If you’re thinking I’m about to sell you another colorful Mexican tourist trap, read elsewhere. This article is to bring to your attention the 11 different racial skin shades Mexicans have as classified by a recent study carried out by the National Statistics and Geography Institute (INEGI). To sum it up, this is all about veiled racism, Mexican style.
The conclusion of the poll is that the darker the skin, the less possibilities of upward mobility an individual has. This is of course, either news or novelty in Mexico, where the fair skinned people have always had the upper hand for opportunities in the nation.
The study called “Module of Inter-Generations’ Social Mobility” covered 32,000 homes and exclusively people between the ages of 25 and 64 years old in urban and rural communities, focusing on three aspects: education, occupation and economics, and the effect — negative or positive — the color of the individual’s skin has on these factors.
The study, an INEGI prologue says, “was applied on a chromatic scale that includes a classification of skin color which had already been applied to former Ethnicity Project and Race for Latin America study. This chromatic scale included 11 different tones of skin color, A being the darkest and K the whitest, with the objective to have the interviewee identify her/his own skin color.”
Here are some quotes from the study on the results.
“Of those persons who classified themselves in the fairer skin tonalities (from I to K), only 10 percent does not have a level of schooling, while of the persons who classified themselves in the darker skin shades (from C to A), 20.2 percent are nearly illiterate.”
On different levels, this enormous difference between what is popularly known in the nation as “güeritos” (fair skinned) and “prietitos” (dark skinned) repeats itself all the way throughout stating that the whiter you are, the better off you are in Mexico.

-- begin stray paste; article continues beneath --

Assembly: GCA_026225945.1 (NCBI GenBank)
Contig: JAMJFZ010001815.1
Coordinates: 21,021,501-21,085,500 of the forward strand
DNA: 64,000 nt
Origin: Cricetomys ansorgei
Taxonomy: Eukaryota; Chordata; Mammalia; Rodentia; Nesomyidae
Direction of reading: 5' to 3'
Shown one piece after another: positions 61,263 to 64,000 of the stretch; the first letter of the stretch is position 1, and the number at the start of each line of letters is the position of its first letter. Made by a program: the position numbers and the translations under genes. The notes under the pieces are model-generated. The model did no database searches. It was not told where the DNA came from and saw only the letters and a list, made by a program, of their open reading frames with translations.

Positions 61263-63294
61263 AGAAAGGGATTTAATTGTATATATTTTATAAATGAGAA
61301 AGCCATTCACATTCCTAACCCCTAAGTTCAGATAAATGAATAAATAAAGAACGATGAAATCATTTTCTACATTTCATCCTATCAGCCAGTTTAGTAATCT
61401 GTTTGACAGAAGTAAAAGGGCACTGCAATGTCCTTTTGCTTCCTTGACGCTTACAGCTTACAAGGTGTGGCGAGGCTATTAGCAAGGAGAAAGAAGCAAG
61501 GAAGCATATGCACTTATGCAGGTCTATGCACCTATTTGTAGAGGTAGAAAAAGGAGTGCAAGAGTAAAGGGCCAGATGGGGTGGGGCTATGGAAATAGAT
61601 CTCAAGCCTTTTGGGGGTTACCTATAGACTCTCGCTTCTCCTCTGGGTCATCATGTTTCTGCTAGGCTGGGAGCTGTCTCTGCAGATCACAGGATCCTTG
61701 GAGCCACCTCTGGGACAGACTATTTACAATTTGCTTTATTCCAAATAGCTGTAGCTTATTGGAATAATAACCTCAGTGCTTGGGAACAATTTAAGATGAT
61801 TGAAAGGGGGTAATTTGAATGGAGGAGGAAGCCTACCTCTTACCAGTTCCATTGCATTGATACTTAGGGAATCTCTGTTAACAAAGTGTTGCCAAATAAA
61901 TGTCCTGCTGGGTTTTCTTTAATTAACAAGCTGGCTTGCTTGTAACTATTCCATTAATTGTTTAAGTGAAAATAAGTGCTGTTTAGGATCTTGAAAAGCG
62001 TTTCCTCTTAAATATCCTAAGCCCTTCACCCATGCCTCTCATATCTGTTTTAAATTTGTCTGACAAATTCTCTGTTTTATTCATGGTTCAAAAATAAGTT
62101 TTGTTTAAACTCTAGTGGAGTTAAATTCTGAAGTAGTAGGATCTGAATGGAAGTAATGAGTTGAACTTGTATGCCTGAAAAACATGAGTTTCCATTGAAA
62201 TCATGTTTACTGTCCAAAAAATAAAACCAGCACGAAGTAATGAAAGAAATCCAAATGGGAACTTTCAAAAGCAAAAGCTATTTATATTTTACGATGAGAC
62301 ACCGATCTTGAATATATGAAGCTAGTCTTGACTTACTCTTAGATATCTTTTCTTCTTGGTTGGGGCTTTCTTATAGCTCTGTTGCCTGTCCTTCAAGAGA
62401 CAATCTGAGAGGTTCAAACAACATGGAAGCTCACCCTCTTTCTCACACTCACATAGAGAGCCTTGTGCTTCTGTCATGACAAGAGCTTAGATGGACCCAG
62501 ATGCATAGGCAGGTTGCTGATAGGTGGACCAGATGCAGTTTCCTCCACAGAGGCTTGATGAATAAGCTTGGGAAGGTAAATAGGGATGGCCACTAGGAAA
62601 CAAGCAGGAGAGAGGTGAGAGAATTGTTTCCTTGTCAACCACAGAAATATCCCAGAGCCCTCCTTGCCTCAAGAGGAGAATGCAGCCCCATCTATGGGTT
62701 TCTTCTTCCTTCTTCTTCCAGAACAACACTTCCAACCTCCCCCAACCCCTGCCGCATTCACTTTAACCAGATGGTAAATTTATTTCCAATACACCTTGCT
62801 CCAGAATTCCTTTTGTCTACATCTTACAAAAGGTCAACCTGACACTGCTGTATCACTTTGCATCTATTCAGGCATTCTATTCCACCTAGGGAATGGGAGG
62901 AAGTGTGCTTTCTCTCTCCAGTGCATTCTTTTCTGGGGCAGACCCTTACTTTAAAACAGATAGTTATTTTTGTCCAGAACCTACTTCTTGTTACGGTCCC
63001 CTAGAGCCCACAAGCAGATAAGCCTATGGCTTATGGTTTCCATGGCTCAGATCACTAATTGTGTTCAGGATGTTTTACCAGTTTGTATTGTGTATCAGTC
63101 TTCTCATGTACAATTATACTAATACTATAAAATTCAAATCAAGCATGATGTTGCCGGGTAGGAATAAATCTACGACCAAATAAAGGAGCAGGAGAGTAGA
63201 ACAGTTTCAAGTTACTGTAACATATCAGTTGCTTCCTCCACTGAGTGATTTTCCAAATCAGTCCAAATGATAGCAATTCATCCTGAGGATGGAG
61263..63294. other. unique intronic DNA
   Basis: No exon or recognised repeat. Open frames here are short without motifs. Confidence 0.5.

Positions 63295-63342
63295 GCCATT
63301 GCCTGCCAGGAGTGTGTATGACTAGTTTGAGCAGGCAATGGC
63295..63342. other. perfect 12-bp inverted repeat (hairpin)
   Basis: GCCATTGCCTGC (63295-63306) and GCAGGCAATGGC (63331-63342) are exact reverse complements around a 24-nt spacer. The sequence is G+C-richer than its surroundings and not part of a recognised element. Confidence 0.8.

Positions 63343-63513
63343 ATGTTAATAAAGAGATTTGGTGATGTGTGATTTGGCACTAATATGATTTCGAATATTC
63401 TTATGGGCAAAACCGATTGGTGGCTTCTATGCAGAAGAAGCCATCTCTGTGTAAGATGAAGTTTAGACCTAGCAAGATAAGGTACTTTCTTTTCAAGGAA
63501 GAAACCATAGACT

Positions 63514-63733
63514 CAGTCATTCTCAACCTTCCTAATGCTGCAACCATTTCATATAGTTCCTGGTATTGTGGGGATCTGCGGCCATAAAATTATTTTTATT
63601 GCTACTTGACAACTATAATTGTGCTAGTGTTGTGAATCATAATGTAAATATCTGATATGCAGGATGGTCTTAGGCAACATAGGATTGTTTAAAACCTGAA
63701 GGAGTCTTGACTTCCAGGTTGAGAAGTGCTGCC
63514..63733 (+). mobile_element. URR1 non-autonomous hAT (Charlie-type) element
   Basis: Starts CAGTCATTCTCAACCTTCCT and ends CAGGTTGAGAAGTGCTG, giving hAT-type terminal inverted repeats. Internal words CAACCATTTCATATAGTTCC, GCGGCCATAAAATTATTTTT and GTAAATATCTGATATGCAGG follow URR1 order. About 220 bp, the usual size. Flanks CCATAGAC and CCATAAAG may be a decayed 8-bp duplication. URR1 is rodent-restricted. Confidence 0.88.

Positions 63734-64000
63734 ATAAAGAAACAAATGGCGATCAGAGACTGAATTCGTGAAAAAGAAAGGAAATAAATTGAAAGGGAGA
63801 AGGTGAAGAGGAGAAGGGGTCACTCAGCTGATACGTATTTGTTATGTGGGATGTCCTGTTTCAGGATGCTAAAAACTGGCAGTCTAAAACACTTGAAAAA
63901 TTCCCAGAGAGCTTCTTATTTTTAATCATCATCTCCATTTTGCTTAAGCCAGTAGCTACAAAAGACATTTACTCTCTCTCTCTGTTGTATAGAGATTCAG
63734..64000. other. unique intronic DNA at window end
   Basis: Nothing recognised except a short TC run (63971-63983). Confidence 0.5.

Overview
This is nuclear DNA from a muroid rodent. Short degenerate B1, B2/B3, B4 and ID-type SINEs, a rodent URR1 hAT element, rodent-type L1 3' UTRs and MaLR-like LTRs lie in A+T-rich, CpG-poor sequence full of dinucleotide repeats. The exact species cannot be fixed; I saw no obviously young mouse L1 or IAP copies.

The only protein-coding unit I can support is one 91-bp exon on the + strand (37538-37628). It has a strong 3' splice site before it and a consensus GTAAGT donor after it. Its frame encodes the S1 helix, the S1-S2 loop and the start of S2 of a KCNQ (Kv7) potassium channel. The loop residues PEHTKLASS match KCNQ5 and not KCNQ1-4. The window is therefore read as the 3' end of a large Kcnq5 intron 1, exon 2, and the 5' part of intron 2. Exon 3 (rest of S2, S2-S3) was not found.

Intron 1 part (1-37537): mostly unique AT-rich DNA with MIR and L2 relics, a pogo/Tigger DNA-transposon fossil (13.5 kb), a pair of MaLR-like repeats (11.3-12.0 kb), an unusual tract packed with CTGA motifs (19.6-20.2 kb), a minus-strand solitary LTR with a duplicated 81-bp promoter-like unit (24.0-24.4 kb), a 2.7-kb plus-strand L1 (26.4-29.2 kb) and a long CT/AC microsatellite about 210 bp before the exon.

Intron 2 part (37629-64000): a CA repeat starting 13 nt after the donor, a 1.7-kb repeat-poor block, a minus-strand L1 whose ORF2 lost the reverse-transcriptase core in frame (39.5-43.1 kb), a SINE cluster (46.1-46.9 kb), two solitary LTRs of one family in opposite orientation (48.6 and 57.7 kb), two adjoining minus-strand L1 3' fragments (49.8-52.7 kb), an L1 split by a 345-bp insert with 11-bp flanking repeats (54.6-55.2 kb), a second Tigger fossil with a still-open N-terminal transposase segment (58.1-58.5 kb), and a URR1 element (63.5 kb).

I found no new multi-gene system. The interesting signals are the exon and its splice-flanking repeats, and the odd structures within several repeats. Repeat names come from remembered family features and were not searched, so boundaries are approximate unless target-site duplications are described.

Of course the study itself can’t be blamed for this, as it clearly asked every person interviewed to define their skin color according to the chromatic scale used to differentiate the 11 different shades being applied.
The publication of the INEGI study created the usual storm in a cup of tea controversial statements do. In fact, INEGI director Julio Santaella came under heavy attack for even mentioning that racism in Mexico exists.
For the most part, controversy was picked up by Excelsior daily newspaper with financial system defender David Páramo claiming that racism in Mexico is a thing of the past and labeled the study as “a stupidity” and also stated that “the war of the castes” ended in 1901.
On the contrary, Leo Zuckerman blasted the notion that racism and castes do not exists. “Only those with an uncontrollable desire to be noteworthy can even dare to not recognize what is evident and that scientific studies now prove it. And by the way, it turns out that the deniers of racism are all white. Why is this?” (This last description fits David Páramo perfectly.)
According to the INEGI study, the conclusion was that of those interviewed, 46 percent had been rejected from upward mobility opportunities due not just to the color of their skin (which influenced a lot) but also because of their physical appearance including weigh, handicaps, tattoos, physical defects and even way of dressing.
Another conclusion is that one in four Mexicans feels discriminated against for her/his looks and that people constantly offend each other due to their shade of their skin.
But again, there’s nothing new to the study. It is clear that in Mexico discrimination against darker skinned persons (noting also that there are very few black people in the country, so they did not count in this INEGI study) still exists and there is the notion that a person who marries another of fairer skin is doing it to “improve the race,” according to popular belief.
And of course, common daily language is full of racism as expressed in jokes that are funny to many a person.
When involved in controversy over the INEGI study, director Julio Santaella tweeted that in Mexico, “the people with fairer skin are directors, bosses or professional; those with darker skin are craftsmen, or support operators.”
And by the way, Santaella answered Páramo’s tirades telling him something I fully agree with: “That’s our sad reality” in Mexico.